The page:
Varadkar says extra staff alone will not solve trolley crisis

INMO expected to announce limited industrial action across a number of hospitals

Minister for Health Leo Varadkar has warned nurses that employing extra staff alone will not solve the trolley crisis in hospitals. Photograph: Gareth Chaney Collins

Minister for Health Leo Varadkar has warned nurses that employing extra staff alone will not solve the trolley crisis in hospitals. Photograph: Gareth Chaney Collins

 

Employing extra staff alone will not solve the trolley crisis in hospitals, Minister for Health Leo Varadkar has warned nurses.

The Irish Nurses and Midwives Organisation is on Thursday expected to announce some form of limited industrial action across a number of hospitals in response to severe and persistent overcrowding in emergency departments.

The union signalled the possibility of industrial action earlier this week over the high number of people on trolleys at Beaumont Hospital in Dublin, University Hospital Limerick and Our Lady of Lourdes Hospital in Drogheda.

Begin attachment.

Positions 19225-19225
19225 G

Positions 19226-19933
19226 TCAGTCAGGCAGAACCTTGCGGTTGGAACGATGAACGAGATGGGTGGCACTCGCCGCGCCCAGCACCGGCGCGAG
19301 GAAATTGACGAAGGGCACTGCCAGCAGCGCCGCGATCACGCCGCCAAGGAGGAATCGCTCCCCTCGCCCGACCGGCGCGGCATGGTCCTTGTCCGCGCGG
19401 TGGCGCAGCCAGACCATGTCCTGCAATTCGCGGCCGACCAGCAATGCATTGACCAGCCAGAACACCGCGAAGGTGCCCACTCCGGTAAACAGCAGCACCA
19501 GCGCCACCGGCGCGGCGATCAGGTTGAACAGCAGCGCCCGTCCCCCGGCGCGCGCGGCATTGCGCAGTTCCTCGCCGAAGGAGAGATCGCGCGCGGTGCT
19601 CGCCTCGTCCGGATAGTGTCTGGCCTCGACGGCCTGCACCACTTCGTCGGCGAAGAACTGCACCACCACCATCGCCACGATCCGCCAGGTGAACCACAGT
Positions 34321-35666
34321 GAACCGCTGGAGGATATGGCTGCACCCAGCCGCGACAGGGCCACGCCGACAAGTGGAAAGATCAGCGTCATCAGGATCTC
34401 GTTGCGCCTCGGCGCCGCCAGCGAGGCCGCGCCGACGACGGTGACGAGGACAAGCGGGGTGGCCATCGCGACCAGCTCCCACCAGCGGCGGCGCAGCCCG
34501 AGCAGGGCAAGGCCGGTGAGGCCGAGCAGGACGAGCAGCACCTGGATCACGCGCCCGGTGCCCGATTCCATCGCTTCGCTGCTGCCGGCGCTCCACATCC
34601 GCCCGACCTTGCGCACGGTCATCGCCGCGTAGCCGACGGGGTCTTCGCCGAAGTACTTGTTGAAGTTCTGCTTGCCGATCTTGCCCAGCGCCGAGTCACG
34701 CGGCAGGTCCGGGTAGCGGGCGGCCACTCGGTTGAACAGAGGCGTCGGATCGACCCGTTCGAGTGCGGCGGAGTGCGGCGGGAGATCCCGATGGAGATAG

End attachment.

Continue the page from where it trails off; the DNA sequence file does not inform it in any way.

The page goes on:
Mr Varadkar, while acknowledging the difficulties faced by some hospitals, pointed out that over 2,000 extra frontline staff are working in the health service compared to a year ago. This includes 869 more nurses and almost 600 doctors and dentists.

The hospitals under the most pressure have had a significant increase in total staffing this year, he told The Irish Times. This includes Our Lady of Lourdes, Drogheda, which has taken on 157 extra staff and University Hospital Limerick, with 140 more staff.

“So it’s clear that increased staffing levels on their own do not get patients off trolleys. However, I am confident that management will engage with nursing unions through the normal channels to come to an agreement.”

Mr Varadkar acknowledged difficulties in recruiting doctors and nurses, particularly in the most overcrowded hospitals.

“But we are also having a lot of success. We recruited more new consultants up to the end of July this year than in all of last year.”

“I am confident that the tide is turning when it comes to recruitment with pay restoration and proposed tax reductions starting in January, incentives being offered to people to return from overseas and extra training and education opportunities being made available.”

Plans were being made to provide extra hospital capacity ahead of the winter and the emergency department taskforce would meet shortly, he said. But it was clear staffing and beds and resources were not the only solution to reducing overcrowding: “Doing so requires sustained good management and planning, and greater clinical leadership”.